If you can get higher up, you’ll see more curvature. If you’re lucky enough to find yourself on a Learjet at 15,500 meters (50,800 feet), the visible curvature should be 1.43 mm. (Again, this is relative to a 1-foot ruler covering 60 degrees of arc.) If you’re Felix Baumgartner and fly up to 39,000 meters (127,900 feet), you should see 2.28 mm of curvature. On the other hand, if you can’t get on an airplane, but you can make it to the summit of Kilimanjaro at 5,900 meters (19,300 feet), you should still see 0.88 mm of curvature. Even on the observation deck of the Burj Khalifa at 555 meters (1,821 feet), you might still be able to measure 0.27 mm of curvature.

Basically, anywhere you can get up high enough, you can see the curvature of the Earth if you’re careful about how you measure it. You don’t have to worry about camera distortion. You don’t have to rely on NASA’s satellites and “doctored” images. And you don’t have to take the word of us scientists for it. So go try it for yourself.

Full disclosure: I work at NASA, but the opinions expressed on this blog are solely my own. I only study other planets, so I’m definitely not getting any money to say this stuff.

*Refraction is a subject that will need its own post, in case you wanted to call me on that.

And here is the script to calculate the curvature in the photo:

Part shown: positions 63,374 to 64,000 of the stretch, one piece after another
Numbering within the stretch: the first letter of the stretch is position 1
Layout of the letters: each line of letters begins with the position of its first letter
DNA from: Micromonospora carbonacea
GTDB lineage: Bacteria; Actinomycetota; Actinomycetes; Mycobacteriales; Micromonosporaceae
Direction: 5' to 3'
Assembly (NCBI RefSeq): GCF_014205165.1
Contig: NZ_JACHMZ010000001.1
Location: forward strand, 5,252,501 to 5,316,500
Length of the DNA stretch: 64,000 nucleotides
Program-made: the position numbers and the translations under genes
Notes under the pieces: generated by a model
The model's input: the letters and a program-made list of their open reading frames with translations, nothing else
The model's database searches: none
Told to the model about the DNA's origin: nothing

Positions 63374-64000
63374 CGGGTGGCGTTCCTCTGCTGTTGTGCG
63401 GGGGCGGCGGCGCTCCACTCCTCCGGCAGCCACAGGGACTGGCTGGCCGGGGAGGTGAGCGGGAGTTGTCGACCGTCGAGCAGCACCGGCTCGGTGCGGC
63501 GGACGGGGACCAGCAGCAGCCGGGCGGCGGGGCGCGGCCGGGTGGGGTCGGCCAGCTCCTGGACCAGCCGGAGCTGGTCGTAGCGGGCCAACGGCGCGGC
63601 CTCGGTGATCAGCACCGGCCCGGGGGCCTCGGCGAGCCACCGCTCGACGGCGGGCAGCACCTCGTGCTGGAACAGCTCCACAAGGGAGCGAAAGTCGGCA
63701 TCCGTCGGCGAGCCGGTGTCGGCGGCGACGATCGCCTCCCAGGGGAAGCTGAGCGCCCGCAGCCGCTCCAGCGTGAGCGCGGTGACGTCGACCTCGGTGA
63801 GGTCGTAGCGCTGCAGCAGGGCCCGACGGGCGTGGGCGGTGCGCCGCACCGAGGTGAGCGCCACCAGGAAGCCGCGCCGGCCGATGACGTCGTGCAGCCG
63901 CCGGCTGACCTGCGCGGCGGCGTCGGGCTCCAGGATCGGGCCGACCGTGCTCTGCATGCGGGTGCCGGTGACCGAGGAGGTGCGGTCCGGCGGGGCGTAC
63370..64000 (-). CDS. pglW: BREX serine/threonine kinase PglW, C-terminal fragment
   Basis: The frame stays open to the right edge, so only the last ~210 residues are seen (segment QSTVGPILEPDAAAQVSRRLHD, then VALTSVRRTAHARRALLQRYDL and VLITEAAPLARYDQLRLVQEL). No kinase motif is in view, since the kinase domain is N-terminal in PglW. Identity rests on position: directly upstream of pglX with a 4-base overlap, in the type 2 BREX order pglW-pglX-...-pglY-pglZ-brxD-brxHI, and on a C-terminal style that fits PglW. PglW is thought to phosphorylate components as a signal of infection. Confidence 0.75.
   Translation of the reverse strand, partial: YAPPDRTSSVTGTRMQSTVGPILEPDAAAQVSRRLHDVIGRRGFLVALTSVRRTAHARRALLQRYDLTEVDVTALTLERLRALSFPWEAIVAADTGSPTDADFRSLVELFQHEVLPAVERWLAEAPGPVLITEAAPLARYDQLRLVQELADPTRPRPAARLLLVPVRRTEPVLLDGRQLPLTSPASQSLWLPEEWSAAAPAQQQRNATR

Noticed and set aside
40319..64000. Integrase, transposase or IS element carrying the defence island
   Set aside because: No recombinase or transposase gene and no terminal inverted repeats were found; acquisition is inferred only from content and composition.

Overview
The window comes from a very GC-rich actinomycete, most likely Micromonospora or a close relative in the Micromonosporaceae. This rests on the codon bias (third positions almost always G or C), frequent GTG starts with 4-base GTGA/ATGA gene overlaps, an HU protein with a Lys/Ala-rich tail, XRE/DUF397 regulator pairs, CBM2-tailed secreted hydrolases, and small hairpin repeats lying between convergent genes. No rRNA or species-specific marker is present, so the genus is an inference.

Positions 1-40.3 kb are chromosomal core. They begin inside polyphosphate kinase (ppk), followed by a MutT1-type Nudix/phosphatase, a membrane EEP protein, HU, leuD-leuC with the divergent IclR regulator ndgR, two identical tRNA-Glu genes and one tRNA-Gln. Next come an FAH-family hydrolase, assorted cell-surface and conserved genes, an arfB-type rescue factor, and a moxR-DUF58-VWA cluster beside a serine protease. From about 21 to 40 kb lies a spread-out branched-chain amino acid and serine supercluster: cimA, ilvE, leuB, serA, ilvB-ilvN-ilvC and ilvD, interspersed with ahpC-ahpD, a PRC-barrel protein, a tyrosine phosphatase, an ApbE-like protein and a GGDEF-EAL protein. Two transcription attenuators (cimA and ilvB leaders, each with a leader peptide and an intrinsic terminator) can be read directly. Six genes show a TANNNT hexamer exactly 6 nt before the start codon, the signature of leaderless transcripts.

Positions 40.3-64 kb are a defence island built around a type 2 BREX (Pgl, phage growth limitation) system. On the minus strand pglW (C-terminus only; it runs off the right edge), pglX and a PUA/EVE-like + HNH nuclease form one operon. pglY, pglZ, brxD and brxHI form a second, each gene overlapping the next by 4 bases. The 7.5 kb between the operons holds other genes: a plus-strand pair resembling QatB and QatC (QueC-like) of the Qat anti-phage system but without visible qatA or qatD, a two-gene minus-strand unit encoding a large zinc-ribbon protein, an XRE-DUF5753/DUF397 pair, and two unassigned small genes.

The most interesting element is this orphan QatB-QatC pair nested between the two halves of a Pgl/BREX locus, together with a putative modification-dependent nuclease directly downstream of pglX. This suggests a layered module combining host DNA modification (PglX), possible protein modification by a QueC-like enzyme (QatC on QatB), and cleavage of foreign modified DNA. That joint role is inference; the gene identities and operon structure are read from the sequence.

import numpy as np
import sys

rround = 6371.0
rflat = rround*np.pi

    print('No altitude given.')
    h = (float)(sys.argv[1])/1000

horizonr = np.sqrt((rround+h)**2 - rround**2)  # 3-D distance to horizon on round Earth
thetar = np.arccos(rround/(rround+h))          # Angle between observer and horizon on round Earth
overlandr = thetar*rround                      # Overland distance to horizon on round Earth
d = np.sqrt(horizonr**2 - h**2)                # Perpendicular between the line between the observer and Earth's center, and the horizon
d = horizonr*rround/(rround+h)

if horizonr >= 2*d:
    print('Entire (round) Earth in field of view.')
alpha = np.arcsin(horizonr/2./d)               # Angle the field of view subtends of the horizon

ds = d*np.cos(alpha)                           # Projected distance along that line to the horizon's intersection with the edge of the field of view
a = np.sqrt(ds**2 + h**2)                      # Projected distance on the midplane of the image from the observer to that intersection
theta = np.arctan(h/d)                         # Angle between the observer and the perpendicular to the observer's altitude seen from the horizon
phi = np.arctan(h/ds)                          # Projected angle from the edge of the field of view
x = a*np.sin(phi-theta)/np.sin(np.pi/2-phi+theta) # Absolute difference in height between the edges and middle of the horizon
curver = x/horizonr
rulerr = curver*304.8

horizonf = np.sqrt(rflat**2 + h**2)
thetaf = np.arctan(h/horizonf)
ds = horizonf*np.cos(np.pi/6)
a = np.sqrt(ds**2 + h**2)
phi = np.arctan(h/ds)
x = a*np.sin(phi-thetaf)/np.sin(np.pi/2-phi+thetaf)
curvef = x/horizonf
rulerf = curvef*304.8

print('Altitude: {0:9.3f} km ({1:1.0f} ft)\n'.format(h,h*1.e5/30.48))
print('                          Round Earth         Flat Earth')
print('Distance to horizon        {0:9.3f} km       {1:9.3f} km'.format(horizonr,horizonf))
print('Overland                   {0:9.3f} km       {1:9.3f} km'.format(overlandr,rflat))
print('Underground                {0:9.3f} km       {1:9.3f} km'.format(horizonr*rround/(rround+h),rflat))
print('Curvature                  {0:9.3f} %        {1:9.3f} %'.format(curver*100,curvef*100))
print('Deviation from straight    {0:9.3f} mm       {1:9.3f} mm'.format(rulerr,rulerf))

About Alex R. Howe

I'm a full-time astrophysicist and a part-time science fiction writer.